should not be used longer razer its Liteon SSD anymore. I'm using and it has lots of very confusing Classified error. razer make use of samsung ssd. Samsung's performance is very good. and durability of it and not argue anymore. Lite-on is also SSD of a Chinese company's shoddy country in the world
Really? What is the difference (Samsung vs Lite-on) I wonder...
speed and quality of samsung is amazing. lite also seems a cheaper price just only. but the speed is very low. I have many poorly water and complain about the quality. they have a lot of time warranty Lite-on .
I was hinting that Samsung is a Chineese company as well. It was referring to your comment about Lite-on being Chinese company. But you did not understand it obviously.
Korean company Samsung and manufactured in china by ssd samsung and apple products and packaging in china razer also there. lite also on the production in China and also the Chinese brand.
Bad news for some of you. This is one of the reasons that prevents me from buying the Blade...
So no warranty after you open the Blade, strange policy.
If you buy the blade from a Microsoft store and purchase the Microsoft extended warranty (+2 years @ $129) they will install any component that can be upgraded and still cover any warranty repair.
Razer can bluster all they want(many companies do). When doing business in the United States, US Law trumps their policy.
From FTC clarification guidelines released last year:
Source Document: https://www.ftc.gov/system/files/documents/federal_register_notices/2015/05/150522mag-mossfrn.pdf
But not everyone lives in the USA. Any idea how it works in Europe?
Anyway, it's always me (one person) against the company. It's a fight that you won't win, as I think Razer won't care about just one person complaining.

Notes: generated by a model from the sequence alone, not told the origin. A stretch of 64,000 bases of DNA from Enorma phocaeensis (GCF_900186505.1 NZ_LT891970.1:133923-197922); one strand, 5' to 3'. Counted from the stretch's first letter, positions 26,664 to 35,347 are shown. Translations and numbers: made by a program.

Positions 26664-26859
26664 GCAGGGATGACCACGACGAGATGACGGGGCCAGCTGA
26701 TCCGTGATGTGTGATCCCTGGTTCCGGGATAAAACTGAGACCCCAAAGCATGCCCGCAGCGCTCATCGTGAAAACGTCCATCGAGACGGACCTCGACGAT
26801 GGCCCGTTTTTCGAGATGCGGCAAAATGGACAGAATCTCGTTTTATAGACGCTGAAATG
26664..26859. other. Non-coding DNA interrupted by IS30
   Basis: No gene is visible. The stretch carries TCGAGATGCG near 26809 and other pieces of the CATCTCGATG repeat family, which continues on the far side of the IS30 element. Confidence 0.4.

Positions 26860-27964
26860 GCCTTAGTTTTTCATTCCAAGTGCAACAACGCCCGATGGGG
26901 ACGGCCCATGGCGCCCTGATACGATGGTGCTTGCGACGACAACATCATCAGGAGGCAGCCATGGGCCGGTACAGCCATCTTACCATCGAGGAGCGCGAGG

Clauses like the one's Razer has been throwing around are called 'tying' clauses. In the US, they're flat-out illegal in warranties(and a lot of other aspects of business) unless you get a special waiver from the FTC. In fact, the FTC can fine or otherwise go after companies that even imply that un-authorized service or parts will invalidate your warranty.
In the EU they seem to be a bit more of a grey area in that there doesn't seem to be anything specifically prohibiting tying clauses in warranties, but there are a number of clauses about tying in the anti-trust/anti-competition articles which I've seen multiple parts manufacturers quote as reason why you can modify your PC. The problem is that they are vague. Specifically they mention dominant or significant position in the specific, internal market. I'm not sure Razer qualifies, but -again- the EU laws on the matter are pretty vague. Your best hope is probably to see if your specific Member State has any protections.
Alternatively, I would also argue that if enough users call Razer on this kind of user-unfriendly crap they'll listen.